Note from Beth: Since the concept of working in Networks is can be hard to explain to newcomers, learning from case studies, stories, and examples can be illuminating. The design was to share this learning was amazing. In the morning, each of the ten case study presenters gave a 5 minute “teaser” about their case study or what one presenter called “showing a little leg.” After lunch, conference participants got to to choose two presenters to spend an hour with in a small group to ask questions and deepened the learning.
Guest post by Laura Efurd
Ho’owaiwai means wealth or “to enrich” in Hawaiian. It is the name of a network of public and private organizations, communities, families, individuals, financial institutions, government and funders organized to build wealth and financial stability of Hawaii’s working families. (http://assetshawaii.org/about/)
At the core of the network is the Hawaii Alliance for Community-based Economic Development who serves as a “network weaver” to connect, support and catalyze action among the network. It is supported by the Hawaii Community foundation and a coalition of 11 funders.
This afternoon we got a chance to explore specific examples of activating, supporting and leveraging networks. I gravitated to this session for slightly personal reasons — originally from Hawaii I always love to connect with what is going on back home – and I am glad I did! We had a great discussion led by Bob Ages of the Hawaii Alliance for Community-based Economic Development (http://www.hacbed.org/), and Chris van Bergeijk and Kina Mahi of the Hawaii Community Foundation (http://www.hawaiicommunityfoundation.org/). Learning from the Ho’owaiwai experience, here are my five takeaways on cultivating successful networks:
Culture and Values: When Bob or Chris talk about this network you immediately realize that it this is a network steeped in the culture and values Hawaii’s communities. The idea of Ho’owaiwai is not just about building wealth but is a notion of collective responsibility to create and sustain assets in a community. The network was built through “ohana” (family) dialogue where individuals have the opportunity to share their needs and potential solutions.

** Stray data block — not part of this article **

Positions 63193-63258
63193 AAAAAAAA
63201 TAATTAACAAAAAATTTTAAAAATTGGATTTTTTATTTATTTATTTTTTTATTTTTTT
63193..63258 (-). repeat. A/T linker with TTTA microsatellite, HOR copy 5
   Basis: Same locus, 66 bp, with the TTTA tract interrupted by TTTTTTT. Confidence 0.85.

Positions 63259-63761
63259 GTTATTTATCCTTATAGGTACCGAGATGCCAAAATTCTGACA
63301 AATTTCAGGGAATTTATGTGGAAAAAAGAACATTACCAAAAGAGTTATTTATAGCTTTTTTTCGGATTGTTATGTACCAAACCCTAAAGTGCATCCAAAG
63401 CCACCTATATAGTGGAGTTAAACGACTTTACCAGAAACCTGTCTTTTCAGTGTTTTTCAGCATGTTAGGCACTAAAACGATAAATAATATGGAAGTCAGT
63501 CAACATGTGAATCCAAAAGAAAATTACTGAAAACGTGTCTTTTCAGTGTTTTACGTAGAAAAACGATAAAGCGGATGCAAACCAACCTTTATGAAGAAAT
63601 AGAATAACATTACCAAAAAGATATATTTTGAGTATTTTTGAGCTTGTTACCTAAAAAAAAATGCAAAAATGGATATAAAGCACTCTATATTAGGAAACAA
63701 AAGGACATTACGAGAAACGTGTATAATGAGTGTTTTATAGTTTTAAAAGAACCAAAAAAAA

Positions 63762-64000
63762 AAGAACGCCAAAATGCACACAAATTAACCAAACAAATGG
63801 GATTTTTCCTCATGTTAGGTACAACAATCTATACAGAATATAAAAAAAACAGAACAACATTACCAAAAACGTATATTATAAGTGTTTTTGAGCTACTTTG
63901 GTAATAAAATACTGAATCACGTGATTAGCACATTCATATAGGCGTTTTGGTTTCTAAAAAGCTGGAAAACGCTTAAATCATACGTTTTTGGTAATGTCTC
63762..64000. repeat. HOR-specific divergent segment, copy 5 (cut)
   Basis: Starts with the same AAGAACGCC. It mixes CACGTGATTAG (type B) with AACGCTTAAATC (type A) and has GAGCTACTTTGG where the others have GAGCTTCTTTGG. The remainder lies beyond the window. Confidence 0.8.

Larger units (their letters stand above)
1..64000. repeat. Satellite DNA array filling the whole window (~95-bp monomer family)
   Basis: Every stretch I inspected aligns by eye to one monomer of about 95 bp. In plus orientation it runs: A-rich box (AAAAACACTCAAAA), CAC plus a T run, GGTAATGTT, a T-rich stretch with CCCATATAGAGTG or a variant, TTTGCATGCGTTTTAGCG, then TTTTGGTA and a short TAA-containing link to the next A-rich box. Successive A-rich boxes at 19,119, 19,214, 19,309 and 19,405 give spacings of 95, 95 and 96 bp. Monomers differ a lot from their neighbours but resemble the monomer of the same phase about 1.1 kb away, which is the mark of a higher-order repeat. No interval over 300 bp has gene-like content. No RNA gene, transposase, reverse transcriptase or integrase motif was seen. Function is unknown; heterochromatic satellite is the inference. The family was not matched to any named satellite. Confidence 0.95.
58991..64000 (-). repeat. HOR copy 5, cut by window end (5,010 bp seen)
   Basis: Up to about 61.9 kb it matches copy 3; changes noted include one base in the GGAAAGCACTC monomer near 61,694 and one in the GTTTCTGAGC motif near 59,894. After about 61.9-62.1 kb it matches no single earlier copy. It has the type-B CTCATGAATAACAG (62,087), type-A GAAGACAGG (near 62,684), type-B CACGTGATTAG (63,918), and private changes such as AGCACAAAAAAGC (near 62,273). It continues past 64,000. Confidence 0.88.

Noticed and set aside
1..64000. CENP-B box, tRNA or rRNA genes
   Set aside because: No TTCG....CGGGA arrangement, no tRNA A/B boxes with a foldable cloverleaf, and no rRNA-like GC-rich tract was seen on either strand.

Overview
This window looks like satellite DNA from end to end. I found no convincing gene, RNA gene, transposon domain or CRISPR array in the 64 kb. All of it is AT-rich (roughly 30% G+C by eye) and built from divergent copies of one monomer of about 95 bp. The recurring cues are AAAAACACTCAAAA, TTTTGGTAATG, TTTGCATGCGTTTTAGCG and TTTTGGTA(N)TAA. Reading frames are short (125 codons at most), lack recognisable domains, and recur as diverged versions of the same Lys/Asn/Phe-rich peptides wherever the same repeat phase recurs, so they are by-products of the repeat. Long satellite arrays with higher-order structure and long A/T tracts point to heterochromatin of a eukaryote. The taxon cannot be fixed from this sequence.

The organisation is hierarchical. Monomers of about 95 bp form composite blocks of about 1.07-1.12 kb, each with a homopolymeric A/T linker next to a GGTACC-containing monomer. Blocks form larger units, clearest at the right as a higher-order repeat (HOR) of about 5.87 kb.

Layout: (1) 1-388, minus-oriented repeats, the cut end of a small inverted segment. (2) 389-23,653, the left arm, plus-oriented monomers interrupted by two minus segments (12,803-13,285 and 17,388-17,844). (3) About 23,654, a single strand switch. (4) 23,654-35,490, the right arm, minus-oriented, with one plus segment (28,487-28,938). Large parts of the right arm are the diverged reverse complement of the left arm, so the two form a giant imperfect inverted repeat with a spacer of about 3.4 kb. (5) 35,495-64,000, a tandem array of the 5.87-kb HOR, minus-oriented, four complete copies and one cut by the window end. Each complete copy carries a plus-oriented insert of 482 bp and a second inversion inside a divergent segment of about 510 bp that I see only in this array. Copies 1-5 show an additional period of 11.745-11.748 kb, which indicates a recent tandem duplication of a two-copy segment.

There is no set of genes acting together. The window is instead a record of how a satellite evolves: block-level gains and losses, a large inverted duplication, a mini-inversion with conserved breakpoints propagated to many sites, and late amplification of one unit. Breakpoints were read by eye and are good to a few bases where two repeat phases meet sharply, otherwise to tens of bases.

Look for Alignment: The issue of economic security was not new for the Hawaii Community Foundation. They had been funding a number of groups or initiatives in the areas of economic security and asset building. They saw an alignment between the goals of the Ho’owaiwai Network and what they area already involved in, but It was a new way to tackle issue.
Trust between network and funder: Key in the decision to support the network and the success of network has been the trust established between the Ho’owaiwai Network and the Hawaii Community Foundation. “It was a negotiated process”, said Chris van Bergeijk. The foundation had to trust Bob and the vision for the network.
Quality of the Weaver: Finding the right Network Weaver was key to the success of this Network. Bob described the key quality as being a “Jedi” (yes, as in StarWars). It is someone who can connect the dots and establish a framework so that all parts of the network can see themselves connected to something bigger. It is someone who has humility and realizes that this is about something bigger than themselves or their organization. My favorite quality of a Network Weaver shared by Bob is “ Can be child like enough to be in awe of what people bring.”
Change is Constant: The network is not static, it moves, evolves and changes. The most interesting point here was the discussion around the future of the network for the Hawaii Community Foundation. Supporting the Ho’owaiwai network through a network of 11 funders brings challenges and opportunities as they think about how to build the network of funders along side the Ho’owaiwai network. How to they grow the funds and the involvement?